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Ford urges Ontarians to buy local in retaliation for U.S. aluminum tariffs

TORONTO — Ontario's premier dove into the simmering trade battle between Canada and the United States on Friday, slamming the American president for disloyalty while urging the province's residents to join the fight by supporting local industry.

Doug Ford's comments came on the heels of U.S. President Donald Trump's decision to reinstate 10-per-cent tariffs on aluminum imported from Canada, a move he described as necessary to protect American interests.

The federal government struck back on Friday morning, with Deputy Prime Minister Chrystia Freeland announcing Ottawa would impose $3.6 billion in tariffs of its own that she said will match the impact of the U.S. measures "dollar for dollar."

Ford, who has voiced support for the polarizing U.S. leader in the past, accused him of outright betrayal on Friday and urged Ontario residents to join in the effort to fight back.

"I'm a businessman, and I would never go after my number-one customer and slap them in the face like President Trump did to the Canadian public," Ford said at a news conference. "We will come back swinging like they've never seen before."

The reignited trade dispute between the two countries and historically strong economic partners comes more than a month after the Canada-United States-Mexico agreement took effect, replacing the North American Free Trade Agreement.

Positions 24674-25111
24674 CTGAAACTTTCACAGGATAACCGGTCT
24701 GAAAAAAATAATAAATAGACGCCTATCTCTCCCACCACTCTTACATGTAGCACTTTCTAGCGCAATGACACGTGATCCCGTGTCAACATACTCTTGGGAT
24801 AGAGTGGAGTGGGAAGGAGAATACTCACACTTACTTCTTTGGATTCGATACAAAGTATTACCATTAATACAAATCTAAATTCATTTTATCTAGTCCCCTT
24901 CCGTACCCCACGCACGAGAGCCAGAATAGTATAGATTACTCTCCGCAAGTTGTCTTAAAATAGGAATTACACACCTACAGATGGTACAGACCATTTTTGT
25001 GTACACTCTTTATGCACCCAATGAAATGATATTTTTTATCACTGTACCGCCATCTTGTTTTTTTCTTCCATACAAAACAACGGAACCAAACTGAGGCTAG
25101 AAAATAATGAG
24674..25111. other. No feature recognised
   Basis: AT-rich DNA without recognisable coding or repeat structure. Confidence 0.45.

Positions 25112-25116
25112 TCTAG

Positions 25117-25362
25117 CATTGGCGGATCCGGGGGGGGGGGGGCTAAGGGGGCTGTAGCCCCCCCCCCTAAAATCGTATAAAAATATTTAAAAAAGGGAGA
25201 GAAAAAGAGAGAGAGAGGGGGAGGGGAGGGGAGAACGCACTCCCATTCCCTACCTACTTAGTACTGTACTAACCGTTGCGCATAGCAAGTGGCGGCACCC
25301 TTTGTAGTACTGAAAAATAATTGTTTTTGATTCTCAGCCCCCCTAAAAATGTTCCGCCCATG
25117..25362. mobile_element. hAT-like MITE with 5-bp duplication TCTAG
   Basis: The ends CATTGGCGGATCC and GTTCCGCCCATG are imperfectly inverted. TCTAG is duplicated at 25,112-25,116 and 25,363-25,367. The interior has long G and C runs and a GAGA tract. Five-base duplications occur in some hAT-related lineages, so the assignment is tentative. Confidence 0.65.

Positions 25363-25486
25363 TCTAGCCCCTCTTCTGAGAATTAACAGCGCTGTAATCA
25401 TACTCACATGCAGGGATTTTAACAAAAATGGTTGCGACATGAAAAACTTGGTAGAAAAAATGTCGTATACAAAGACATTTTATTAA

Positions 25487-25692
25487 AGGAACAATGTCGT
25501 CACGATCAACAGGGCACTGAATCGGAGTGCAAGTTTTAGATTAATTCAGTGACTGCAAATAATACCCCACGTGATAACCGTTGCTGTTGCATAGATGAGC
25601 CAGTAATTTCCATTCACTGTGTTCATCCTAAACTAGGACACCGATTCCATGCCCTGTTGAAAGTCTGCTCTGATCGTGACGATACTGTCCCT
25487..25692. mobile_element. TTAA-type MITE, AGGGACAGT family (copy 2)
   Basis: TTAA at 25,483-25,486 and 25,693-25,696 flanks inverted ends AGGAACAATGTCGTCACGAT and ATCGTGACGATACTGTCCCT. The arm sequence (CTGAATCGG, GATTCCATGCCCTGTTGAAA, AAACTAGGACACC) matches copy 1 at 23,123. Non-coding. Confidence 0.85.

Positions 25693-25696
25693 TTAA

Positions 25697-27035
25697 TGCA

The two sides haggled over aluminum in the years leading up to the new deal.

The U.S. previously imposed a 10-per-cent aluminum tariff between June 1, 2018, and May 17, 2019, along with a 25 per cent import tariff on Canadian steel. Canada retaliated with $16.6 billion in tariffs on U.S. products, including ketchup, ballpoint pens, licorice, orange juice, whisky and toilet paper.

At the time, Canada focused on products that would cause pain in electoral districts held by key Republicans, something that could be done again given the looming U.S. presidential election.

During a speech at a Whirlpool manufacturing plant in the battleground state of Ohio, Trump accused Canada of breaking a promise not to flood the U.S. market with the Canadian metal. Canadian officials have vehemently denied the claim.

"Canada was taking advantage of us, as usual," Trump said.

"The aluminum business was being decimated by Canada, very unfair to our jobs and our great aluminum workers."

Trump said on the advice of U.S. Trade Representative Robert Lighthizer he signed a proclamation earlier in the day to put a 10 per cent tariff back on raw aluminum from Canada as of Aug. 16.

Both Ford and Freeland criticized Trump for making the move in the midst of the COVID-19 pandemic that has wreaked economic havoc around the world.

Ford said Ontario has a role to play in challenging the tariffs, calling the province an "economic powerhouse" in North America.

Ford said Ontario conducts $390 billion worth of business with the U.S., adding a consumer shift towards locally produced goods would "hit them where it hurts.

"Even if we do one in 10 purchases that say 'Made in Canada' on it, that's close to $17 billion," he said. "That's tens of thousands of jobs. That's how we can retaliate."

Ford called on Ontario manufacturers to more aggressively label their products as "made in Ontario" to enable customers to make local purchases.

This report by The Canadian Press was first published Aug. 7, 2020.

Michelle McQuigge, The Canadian Press

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